by Darren Reiley
This sign was carried by one of our Peace Village teachers at Eugene, Oregon’s annual March protest against the war in Iraq. The explicit, rhetorical question carries within it, naturally, several subtler, implicit ones. One of the main critiques suggested by this question is that “peace,” as a subject, philosophy, or even as a topic for class discussion, is rarely addressed in our public school system.
By peace, of course, I mean the practice of nonviolently negotiating our points of conflict on every level of human interaction, from the personal to the interpersonal to the international, rather than the more common regression to the “might makes right” Machiavellian form of problem solving that dominates the over culture of the United States.
Public Schools and Public Culture Saturated with Violence
We see violent problem-solving vaunted at so many levels: in the music, video and motifs of popular culture, in popular pastimes like cage fighting, and of course, at the level of our national foreign policy for the last century. War and violent conflict have become such an unquestioned element of Americana, in fact, that it is even reflected in the Standards and Benchmarks established by the U.S. Department of Education.
If you were to examine the State of Oregon’s Educational Department, reflecting the standards set by the federal government, and look up the base of knowledge 10th graders are expected to know in the subject of U.S. history, you’d see a long list of wars and violent conflict: the Revolutionary War, Civil War, WWI and WWII, Korea, the Cold War, Vietnam. This is what our students are expected to study. Sure, the Civil Rights movement sits in that list as an historical model of a conflict resolved using nonviolent methods, but it sits alone, a sole minority in a newly and, perhaps reluctantly, integrated classroom.
Peace Village Offers Peace-Based Public School Courses
With all of this in mind, Peace Village, a Eugene-based nonprofit which has been offering nonviolence education in summer camps since 1996, recently began a curriculum for middle and high schoolers that integrates peace studies around all of the major subject areas.
Through a program called PeaceOut, Peace Village offers courses that adhere to Oregon State Standards for Education, but integrates them all around the subject of peace and nonviolent conflict resolution. We teach U.S. history, and yes, we cover all of the wars that the Department of Ed wants our children to understand, but rather than just delivering the events as if they were inevitable, we lead our students through inquiry-based learning to question the causes and assumptions that led to the wars, to investigate popular resistance to these wars, and even to question the victors’ depiction of the events.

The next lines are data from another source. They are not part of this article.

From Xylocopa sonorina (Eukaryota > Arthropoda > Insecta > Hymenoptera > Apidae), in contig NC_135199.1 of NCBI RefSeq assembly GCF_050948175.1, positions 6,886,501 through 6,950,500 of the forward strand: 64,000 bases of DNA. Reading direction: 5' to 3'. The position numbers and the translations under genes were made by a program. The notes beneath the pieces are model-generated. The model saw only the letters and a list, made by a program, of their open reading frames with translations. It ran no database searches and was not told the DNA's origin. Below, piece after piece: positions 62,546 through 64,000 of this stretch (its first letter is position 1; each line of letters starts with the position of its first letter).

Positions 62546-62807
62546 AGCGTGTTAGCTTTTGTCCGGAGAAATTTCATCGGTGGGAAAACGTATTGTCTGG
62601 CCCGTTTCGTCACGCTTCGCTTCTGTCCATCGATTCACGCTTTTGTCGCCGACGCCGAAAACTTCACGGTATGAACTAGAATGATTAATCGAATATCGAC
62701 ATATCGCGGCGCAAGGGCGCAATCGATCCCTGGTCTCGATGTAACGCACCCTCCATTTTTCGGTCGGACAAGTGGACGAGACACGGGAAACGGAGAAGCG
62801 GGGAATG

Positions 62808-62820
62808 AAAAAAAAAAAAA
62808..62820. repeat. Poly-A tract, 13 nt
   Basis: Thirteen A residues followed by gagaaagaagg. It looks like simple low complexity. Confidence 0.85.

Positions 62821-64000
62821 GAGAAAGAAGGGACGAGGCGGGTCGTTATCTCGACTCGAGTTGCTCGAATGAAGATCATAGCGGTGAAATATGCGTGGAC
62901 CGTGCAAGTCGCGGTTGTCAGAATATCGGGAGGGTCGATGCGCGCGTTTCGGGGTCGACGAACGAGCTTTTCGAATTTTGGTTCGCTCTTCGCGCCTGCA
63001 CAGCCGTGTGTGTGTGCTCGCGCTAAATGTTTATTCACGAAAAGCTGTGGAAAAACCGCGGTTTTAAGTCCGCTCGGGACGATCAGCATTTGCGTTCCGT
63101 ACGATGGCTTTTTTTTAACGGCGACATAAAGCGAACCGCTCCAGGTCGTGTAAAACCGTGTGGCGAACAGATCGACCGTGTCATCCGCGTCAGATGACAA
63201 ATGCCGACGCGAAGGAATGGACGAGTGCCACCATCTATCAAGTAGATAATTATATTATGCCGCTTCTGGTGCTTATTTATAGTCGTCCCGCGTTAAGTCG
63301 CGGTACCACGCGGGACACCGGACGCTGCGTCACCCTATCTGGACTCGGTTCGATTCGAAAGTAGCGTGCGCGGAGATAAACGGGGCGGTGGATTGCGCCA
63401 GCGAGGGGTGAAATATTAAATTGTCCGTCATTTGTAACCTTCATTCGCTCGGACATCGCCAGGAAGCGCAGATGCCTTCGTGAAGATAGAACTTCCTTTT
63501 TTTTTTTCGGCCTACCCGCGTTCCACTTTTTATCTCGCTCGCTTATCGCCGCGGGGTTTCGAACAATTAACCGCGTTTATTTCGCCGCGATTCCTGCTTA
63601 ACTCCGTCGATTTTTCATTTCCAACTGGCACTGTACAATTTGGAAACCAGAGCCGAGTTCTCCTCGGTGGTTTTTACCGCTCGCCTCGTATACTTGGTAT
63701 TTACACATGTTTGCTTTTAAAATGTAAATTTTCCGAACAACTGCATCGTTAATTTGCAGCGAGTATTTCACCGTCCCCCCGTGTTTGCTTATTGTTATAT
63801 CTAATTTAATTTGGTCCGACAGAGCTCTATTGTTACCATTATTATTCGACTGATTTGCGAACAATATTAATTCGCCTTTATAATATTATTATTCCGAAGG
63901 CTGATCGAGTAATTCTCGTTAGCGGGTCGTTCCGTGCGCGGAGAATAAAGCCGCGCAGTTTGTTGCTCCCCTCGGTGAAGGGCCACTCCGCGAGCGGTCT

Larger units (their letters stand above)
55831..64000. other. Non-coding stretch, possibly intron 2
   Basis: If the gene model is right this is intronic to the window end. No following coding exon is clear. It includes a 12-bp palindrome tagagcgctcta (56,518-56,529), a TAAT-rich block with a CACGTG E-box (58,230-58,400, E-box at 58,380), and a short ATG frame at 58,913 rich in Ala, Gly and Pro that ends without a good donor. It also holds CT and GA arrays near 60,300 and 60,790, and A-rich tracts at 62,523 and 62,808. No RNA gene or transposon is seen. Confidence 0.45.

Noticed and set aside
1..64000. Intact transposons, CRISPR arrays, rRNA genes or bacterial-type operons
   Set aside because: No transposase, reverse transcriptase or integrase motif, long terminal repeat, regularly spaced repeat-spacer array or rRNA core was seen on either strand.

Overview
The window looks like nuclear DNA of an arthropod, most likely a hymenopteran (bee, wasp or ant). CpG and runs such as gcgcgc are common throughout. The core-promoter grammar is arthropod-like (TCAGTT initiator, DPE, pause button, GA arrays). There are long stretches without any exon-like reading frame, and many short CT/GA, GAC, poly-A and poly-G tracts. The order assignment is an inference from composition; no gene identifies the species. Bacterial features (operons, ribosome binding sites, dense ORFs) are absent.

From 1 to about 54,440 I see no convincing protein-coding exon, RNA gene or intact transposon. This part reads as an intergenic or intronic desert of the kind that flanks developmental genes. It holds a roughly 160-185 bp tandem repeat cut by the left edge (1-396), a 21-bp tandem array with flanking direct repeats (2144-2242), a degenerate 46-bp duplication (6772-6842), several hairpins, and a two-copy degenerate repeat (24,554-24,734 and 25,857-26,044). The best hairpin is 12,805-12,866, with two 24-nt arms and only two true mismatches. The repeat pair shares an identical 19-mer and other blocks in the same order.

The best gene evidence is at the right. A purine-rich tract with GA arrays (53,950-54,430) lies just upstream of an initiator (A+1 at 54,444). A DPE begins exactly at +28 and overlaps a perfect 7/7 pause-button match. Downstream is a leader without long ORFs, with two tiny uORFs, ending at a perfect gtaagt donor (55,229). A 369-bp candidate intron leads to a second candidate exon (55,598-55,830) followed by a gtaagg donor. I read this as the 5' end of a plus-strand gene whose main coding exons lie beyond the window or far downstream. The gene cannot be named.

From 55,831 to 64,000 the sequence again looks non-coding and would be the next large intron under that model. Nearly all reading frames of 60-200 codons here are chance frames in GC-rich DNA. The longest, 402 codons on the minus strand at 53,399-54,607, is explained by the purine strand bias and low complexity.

Our PeaceOut program offers physical education and health credits by practicing physical arts that help us achieve a calm mind and body: yoga, tai-chi, meditation, dahn mudo. We study the philosophies of nonviolence as written by Gandhi, Martin Luther King, Thich Nhat Hanh. We look at the conflicts in our own lives and how we might solve them by practicing nonviolence ourselves, in word and deed.
By contracting with alternative and charter schools, Peace Village offers a comprehensive peace curriculum that covers four major subject areas, and practices in the classroom what we study in the world. Over the last two years, our students and teachers have developed a peer elder council, which works to address conflicts in the school using restorative justice techniques, and more recently, carried out a service learning trip to the Navajo Nation.
This year, PeaceOut is joining with others to launch an after-school program which will guide students from several different spiritual and secular communities in a coming-of-age leadership project called the Wayfinders Rites of Passage group.
It is an exciting time for peace education, and while the world is still a daunting place, with troop surges in Afghanistan and financial doubts looming everywhere, there is much to be hopeful for, and knowing the teens are gaining opportunities to learn the practice and the power of peace is certainly a sign of better things to come. Φ
Darren Reiley, the Executive Director of Peace Village, Inc., lives and teaches in Eugene. For more information on the PeaceOut program, Peace Village, or Wayfinders, visit www.peacevillageinc.org or call 541.338.7001.
Photo of Darren Reiley is courtesy of Ken McCormack. Peace Village group photo: www.peacevillageinc.org. Cartoon by Natalie Whitson.